Early / Baroque Music
The San Francisco Early Music Society presents the US debut of Ensemble Jupiter in an all-Vivaldi program of concertos and arias on 3 March at First Church (formerly known as First Congregational) in Berkeley.
Skip Sempé makes his guest conducting debut with Philharmonia Baroque (with Marc Schachman on oboe) in From Versailles to the English Court, examining the different styles of baroque music in England and France through music by Lully, Couperin, Marais, Albinoni, Muffat, and Purcell; you can hear the results 9 March at First United Methodist in Palo Alto, 11 March at Herbst Theater in San Francisco, and 12 - 13 March at First Congregational in Berkeley.
The Cantata Collective presents what it promises is its first annual Bach Weekend on 20 - 21 March; on 21 March (Bach's 337th birthday), Nicolas McGegan will lead the Saint John Passion at First Church in Berkeley, with vocalists Thomas Cooley (Evangelist), Paul Max Tipton (Jesus), Nola Richardson, Aryeh Nussbaum Cohen, Derek Chester, and Harrison Hintzsche; on 20 March, there will be a symposium at Saint Clement's Episcopal on the Passion text and religious implications, with talks by Michael Marissen and Richard Taruskin and an Introduction and Listener's Guide to the piece by Harry Gray, followed by a round table on all aspects of this Passion that will include McGegan and members of the Cantata Collective, and that's followed by an instrumental chamber concert by the Collective (the 20th is free but the performance on the 21st is ticketed).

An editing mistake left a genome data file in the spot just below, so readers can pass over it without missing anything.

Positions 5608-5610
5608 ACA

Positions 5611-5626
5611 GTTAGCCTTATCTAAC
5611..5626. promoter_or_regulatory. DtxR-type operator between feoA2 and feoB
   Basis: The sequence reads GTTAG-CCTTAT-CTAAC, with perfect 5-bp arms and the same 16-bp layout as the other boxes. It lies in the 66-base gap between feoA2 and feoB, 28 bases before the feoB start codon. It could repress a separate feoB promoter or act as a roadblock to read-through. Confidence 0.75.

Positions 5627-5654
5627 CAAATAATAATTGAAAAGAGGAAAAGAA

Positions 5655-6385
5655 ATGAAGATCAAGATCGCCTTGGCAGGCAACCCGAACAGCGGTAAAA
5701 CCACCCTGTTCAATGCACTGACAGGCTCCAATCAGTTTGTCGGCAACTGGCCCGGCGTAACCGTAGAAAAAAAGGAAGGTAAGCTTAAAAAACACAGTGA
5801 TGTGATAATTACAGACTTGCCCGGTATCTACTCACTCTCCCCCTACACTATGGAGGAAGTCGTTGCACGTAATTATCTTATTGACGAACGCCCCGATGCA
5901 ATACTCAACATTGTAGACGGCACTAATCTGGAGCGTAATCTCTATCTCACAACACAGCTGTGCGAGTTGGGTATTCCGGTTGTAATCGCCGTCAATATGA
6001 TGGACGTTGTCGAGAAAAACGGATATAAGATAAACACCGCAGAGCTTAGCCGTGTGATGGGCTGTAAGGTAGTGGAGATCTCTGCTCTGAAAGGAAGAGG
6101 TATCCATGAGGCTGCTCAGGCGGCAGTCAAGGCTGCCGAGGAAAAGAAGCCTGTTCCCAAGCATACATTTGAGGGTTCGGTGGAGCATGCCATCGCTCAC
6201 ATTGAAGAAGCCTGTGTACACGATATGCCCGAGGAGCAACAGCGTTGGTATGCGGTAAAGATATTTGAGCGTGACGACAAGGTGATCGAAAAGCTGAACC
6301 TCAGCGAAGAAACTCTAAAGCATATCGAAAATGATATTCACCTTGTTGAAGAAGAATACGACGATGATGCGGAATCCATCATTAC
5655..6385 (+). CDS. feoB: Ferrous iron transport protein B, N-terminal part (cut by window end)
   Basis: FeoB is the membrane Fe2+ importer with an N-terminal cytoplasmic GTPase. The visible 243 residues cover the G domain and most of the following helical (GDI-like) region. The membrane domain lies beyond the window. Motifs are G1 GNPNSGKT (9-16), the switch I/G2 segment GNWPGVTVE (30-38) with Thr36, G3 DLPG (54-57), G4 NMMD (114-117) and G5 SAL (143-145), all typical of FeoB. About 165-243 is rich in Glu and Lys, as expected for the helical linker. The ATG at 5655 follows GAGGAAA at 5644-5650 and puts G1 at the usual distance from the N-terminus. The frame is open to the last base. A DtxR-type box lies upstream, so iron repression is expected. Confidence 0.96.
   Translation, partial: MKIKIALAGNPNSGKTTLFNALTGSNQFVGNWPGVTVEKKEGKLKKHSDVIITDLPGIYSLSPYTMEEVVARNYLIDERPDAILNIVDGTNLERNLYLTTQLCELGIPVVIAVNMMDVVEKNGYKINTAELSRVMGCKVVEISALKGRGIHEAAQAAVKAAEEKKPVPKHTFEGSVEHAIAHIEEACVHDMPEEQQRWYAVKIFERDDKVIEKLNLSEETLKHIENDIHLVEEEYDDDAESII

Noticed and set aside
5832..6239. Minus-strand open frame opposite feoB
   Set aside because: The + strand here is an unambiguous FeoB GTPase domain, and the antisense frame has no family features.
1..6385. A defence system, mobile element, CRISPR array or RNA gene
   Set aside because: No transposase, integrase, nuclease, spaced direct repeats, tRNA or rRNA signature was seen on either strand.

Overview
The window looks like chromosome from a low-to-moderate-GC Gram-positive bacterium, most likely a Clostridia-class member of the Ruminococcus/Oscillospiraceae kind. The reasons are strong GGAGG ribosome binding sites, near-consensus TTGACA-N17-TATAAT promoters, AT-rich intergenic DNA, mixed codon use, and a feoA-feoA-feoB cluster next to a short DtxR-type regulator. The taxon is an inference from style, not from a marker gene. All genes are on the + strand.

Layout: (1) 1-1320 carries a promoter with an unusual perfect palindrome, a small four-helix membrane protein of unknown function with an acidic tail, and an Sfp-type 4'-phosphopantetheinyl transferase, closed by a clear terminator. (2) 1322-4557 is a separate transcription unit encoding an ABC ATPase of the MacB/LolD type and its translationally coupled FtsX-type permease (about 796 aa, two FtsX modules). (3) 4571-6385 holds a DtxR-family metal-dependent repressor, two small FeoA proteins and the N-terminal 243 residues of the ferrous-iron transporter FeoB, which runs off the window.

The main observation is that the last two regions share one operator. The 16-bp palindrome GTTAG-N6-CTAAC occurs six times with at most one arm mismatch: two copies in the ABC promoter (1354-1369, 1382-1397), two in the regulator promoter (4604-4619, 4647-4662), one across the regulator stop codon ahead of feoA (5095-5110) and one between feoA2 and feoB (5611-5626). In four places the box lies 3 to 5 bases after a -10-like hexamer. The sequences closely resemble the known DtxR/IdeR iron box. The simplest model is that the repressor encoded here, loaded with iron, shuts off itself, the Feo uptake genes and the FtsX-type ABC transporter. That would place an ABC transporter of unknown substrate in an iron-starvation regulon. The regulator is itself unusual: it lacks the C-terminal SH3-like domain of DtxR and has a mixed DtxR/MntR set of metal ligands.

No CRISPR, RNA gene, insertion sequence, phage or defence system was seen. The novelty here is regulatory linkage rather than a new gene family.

Jeffrey Thomas leads the American Bach Soloists in Passion & Joy, featuring Holy Week-themed music by Bach, Buxtehude, Pachelbel, and Johann Theile, on 25 March at Saint Stephen's in Belvedere, 26 March at First Church in Berkeley, 27 March at Saint Mark's Church in San Francisco, and 28 March at Davis Community Church in Davis.
Lang Lang will play the Goldberg Variations at Davies Hall on 30 March, sponsored by the San Francisco Symphony.
Modern / Contemporary Music